Count the Cost

Count the Cost

Rev. Dr. Glenda Hollingshead; September 16, 2018

17th Sunday after Pentecost

Proverbs 1:20-33; Mark 8:27-38


Our reading from Mark places us in the center of the gospel. A journey of some 15 miles puts Jesus and his disciples near Caesarea Philippi, a city rebuilt to honor Caesar, a very Roman place. From this point onward, Jesus will focus his attention on his disciples. Actually, from here on, they will be enrolled in something like Intensive Discipleship Training. Important issues must be considered: What is Jesus’ true identity? What is his true mission? What will be the implications for his disciples’ own identity and mission?[i]


On the way to Caesarea Philippi, Jesus asks his disciples who people say he is. One commentator puts it well when she writes, “The scene looks to us like a stopover on a political campaign, where the candidate and his entourage are checking on the results of their focus groups along the way. What are folks saying? Are they getting the message?”[ii] Evidently, the disciples have heard people’s opinions. They respond: John the Baptist, Elijah, one of the prophets. Then Jesus asks, “But who do you say that I am?” Peter answers, “You are the Messiah.”


However, when Jesus shares his definition of “Messiah” foretelling of his own death, it’s too much for Peter. You see, Peter may have the right title, but he doesn’t understand what it means. He doesn’t want to hear about a suffering Messiah. Like many others, in all probability, Peter is more interested in a Messiah who will establish God’s rule; provide honor and glory to his followers—a just reward—NOW![iii]  So Peter takes Jesus aside and rebukes him. Not surprisingly, this doesn’t turn out well for Peter who gets called Satan before all is said and done.


During his earthly ministry, Jesus excels in many things, one of which is to draw a crowd. Wherever he goes; whatever he does, there’s a crowd near by. Today’s text is no exception. Why are they there? Might they expect a political march just around the corner?  Maybe. Do they want healing? Could be. Do they suspect they are in a funeral procession? Not likely!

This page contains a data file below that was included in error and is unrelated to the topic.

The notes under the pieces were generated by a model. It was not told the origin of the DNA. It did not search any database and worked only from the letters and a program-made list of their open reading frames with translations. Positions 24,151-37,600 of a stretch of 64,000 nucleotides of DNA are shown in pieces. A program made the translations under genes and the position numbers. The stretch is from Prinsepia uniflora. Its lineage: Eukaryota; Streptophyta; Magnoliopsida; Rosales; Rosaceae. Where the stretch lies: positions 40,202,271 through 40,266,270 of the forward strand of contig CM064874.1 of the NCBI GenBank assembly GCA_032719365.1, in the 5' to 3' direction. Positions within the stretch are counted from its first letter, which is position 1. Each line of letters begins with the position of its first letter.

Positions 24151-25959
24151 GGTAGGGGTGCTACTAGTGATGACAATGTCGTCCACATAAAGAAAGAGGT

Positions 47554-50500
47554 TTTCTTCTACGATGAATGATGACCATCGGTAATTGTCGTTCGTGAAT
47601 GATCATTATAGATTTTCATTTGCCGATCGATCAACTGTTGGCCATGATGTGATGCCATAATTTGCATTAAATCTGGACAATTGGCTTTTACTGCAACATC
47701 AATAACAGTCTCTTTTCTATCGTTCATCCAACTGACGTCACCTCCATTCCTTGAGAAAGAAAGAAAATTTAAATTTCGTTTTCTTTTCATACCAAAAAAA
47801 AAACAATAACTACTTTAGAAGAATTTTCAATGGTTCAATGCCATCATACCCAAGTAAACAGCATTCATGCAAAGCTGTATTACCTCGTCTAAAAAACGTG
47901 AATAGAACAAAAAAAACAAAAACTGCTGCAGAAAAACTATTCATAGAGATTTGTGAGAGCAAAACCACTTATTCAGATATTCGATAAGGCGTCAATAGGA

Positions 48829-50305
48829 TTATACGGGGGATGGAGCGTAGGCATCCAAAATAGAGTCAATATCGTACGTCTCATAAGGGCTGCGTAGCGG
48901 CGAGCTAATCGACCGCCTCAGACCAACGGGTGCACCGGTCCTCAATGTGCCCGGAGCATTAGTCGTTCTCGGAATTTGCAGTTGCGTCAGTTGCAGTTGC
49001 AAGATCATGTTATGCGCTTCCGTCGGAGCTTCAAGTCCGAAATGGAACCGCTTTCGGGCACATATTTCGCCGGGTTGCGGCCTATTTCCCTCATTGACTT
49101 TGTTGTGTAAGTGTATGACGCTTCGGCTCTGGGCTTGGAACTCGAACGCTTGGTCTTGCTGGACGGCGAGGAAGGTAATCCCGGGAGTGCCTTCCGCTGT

Now imagine, Jesus is walking along, followed closely by his disciples and he sees all those people following him. He knows their hearts. He knows many have come for the wrong reasons. It’s time for a teaching moment, so he says to the disciples and the crowd: “If any want to become my followers, let them deny themselves and take up their cross and follow me. For those who want to save their life will lose it, and those who lose their life for my sake and for the sake of the gospel, will save it.”


If Jesus knows how to draw a crowd, he also knows how to get rid of one. Who wants to stick around for this? Take up a cross? Lose their life? But that’s exactly what Jesus will do—all for the sake of the gospel. Jesus will deny himself. Jesus will choose to follow the will of God—all the way to the cross. Jesus will practice what he preaches.


Taking up one’s cross is often misunderstood; trivialized by popular use.  Today, we are likely to point to our arthritis, or an ill-tempered spouse—and say, “I guess that’s my cross to bear.”  But Jesus isn’t talking about something that miserably happens to a person. He’s talking about a lifestyle. Through the grace of God, the cross we bear is the way we choose to look at and live out every day of our lives, while seeking to become more and more like Jesus.[iv]


Jesus offers a cautionary word to those gathered around him: “Before signing up, count the cost!” We, too, should take heed—we who are followers of the way.  Are we willing to give up that which is dearest to us, our plans, our hopes and dreams, our resources, and toss them aside if it means that not to do so will keep us from the path God has chosen for us?  Are we willing to deny ourselves, take up our cross and live a cross-bearing life?